Full-text · Article · Apr 2013 · Aquaculture
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    • "The practical feed used in this study (380 g kg − 1 crude protein and 17.40 kJ g − 1 gross energy) had previously been demonstrated to support good growth performance in O. niloticus (Azaza et al., 2005). It consisted of powdered fish meal, soybean meal, maize meal, soybean oil, vitamin and mineral premixes, and carboxymethylcellulose as binder. "
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    ABSTRACT: This study aimed at determining the food particle sizes (diameter) that produce the fastest growth (Sopt) in juvenile Nile tilapia, and modeling the growth penalties for particles departing from Sopt. Three 14-day experiments were run with 3, 7 and 11 g juveniles, which were raised in 120-L flow-through cylindro-conical tanks at 29 ± 1 °C, fed at the optimum feeding level (Ropt) and weighed at weekly intervals. In each experiment, four different sizes of pellets (diameter) were evaluated (0.5-mm intervals, 1.0–3.5 mm; three replications per pellet size). At the end of each experiment, food intake and gastric evacuation rate were determined by radiographic methods following the use of ballotini labelled feed.The results indicate that i) in all experiments, specific growth rates (SGRs) are significantly depressed for the largest particles; ii) Sopt increases with increasing fish size (1.4 mm at 3 g, to 2.5 mm at 20 g); iii) the optimum particle size relative to mouth width (MW) varies only slightly with fish size (28 to 25% MW from 3 to 20 g); iv) growth heterogeneity is proportional to food particle size; and, v) food intake and gastric evacuation rates are inversely proportional to food particle size. A growth model (SGR) was constructed with a stepwise multiple-regression analysis against fish size, feeding level and food particle size (R2 = 0.853, df = 71). For a particular fish size, the growth-to-particle size relationship is a log–log second order polynomial, which implies that the growth penalty is more severe when fish are fed small than large particles. By contrast, application of food particles slightly smaller than Sopt tends to minimize growth heterogeneity. As fish size increases, the width of the SGR-to-S relationship broadens; so, the penalty for distributing particles departing from Sopt is lower, and feeding strategies are facilitated.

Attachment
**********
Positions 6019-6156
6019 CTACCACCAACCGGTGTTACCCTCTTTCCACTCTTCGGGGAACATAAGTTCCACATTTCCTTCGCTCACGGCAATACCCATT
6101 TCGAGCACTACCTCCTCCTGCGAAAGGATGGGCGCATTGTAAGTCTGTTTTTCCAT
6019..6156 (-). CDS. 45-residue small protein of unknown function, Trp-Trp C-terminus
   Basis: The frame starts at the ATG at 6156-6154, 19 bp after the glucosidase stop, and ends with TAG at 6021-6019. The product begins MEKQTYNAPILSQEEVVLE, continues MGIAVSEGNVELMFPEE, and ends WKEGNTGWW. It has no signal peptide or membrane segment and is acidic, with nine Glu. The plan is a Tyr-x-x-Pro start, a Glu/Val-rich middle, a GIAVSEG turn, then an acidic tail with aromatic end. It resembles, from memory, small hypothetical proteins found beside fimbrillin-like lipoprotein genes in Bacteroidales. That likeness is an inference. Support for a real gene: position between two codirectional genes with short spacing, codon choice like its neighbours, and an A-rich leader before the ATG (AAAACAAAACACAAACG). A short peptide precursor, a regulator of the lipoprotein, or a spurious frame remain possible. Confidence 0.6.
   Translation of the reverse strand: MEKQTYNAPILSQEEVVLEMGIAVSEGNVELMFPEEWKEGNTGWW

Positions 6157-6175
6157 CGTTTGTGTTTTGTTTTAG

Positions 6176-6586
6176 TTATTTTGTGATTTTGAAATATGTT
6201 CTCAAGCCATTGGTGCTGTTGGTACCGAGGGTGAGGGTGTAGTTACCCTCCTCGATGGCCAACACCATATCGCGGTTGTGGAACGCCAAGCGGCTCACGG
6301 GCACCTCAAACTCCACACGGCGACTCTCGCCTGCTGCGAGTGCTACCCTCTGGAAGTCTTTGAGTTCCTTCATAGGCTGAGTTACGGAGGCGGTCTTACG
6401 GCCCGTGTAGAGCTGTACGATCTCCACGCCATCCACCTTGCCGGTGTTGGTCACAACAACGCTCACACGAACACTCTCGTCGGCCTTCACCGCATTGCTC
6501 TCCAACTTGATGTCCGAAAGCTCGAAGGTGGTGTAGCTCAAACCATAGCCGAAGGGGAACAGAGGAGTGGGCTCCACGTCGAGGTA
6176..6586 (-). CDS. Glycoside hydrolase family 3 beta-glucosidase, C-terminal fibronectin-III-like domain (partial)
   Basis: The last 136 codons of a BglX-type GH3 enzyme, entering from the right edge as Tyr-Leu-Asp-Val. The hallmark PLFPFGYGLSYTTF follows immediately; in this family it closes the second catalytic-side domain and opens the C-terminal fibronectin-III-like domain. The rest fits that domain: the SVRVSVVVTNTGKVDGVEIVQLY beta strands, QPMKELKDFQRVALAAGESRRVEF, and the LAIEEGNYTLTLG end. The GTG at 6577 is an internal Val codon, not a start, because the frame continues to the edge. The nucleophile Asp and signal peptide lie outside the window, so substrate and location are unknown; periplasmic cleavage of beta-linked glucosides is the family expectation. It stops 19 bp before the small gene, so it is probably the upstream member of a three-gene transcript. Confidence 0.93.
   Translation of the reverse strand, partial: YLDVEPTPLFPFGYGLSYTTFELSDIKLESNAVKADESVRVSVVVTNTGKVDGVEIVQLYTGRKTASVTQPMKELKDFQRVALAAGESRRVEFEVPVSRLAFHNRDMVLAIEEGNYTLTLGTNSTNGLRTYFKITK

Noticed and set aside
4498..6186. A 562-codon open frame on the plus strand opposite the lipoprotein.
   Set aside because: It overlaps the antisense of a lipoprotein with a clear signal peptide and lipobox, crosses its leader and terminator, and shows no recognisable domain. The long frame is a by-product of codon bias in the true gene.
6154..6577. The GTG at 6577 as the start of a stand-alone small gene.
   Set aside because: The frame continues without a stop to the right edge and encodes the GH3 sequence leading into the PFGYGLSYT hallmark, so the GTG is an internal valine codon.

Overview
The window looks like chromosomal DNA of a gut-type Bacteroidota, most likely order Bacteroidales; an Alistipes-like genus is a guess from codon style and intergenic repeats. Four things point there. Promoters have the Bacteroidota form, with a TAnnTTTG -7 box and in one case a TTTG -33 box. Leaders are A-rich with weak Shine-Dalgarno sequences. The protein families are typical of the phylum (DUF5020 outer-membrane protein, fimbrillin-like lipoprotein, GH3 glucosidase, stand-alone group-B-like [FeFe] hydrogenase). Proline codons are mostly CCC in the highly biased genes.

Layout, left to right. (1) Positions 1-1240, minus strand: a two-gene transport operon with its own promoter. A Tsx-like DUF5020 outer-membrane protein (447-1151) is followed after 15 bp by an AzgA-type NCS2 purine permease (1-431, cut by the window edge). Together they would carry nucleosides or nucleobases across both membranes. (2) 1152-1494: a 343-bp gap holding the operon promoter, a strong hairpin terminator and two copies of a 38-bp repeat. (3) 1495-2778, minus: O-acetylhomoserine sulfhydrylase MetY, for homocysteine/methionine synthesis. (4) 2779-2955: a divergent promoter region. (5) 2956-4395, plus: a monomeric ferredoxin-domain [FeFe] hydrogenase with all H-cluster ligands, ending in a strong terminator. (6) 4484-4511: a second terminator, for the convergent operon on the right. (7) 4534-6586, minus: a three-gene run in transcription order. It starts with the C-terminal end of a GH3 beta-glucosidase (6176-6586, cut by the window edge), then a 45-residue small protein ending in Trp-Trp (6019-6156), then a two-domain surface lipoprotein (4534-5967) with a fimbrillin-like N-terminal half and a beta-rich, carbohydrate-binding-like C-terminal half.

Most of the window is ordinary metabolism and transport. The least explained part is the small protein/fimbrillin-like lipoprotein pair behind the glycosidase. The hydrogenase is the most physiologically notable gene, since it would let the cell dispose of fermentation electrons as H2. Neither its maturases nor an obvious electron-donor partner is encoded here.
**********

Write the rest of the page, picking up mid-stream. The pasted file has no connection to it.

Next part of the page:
Full-text · Article · Nov 2010 · Aquaculture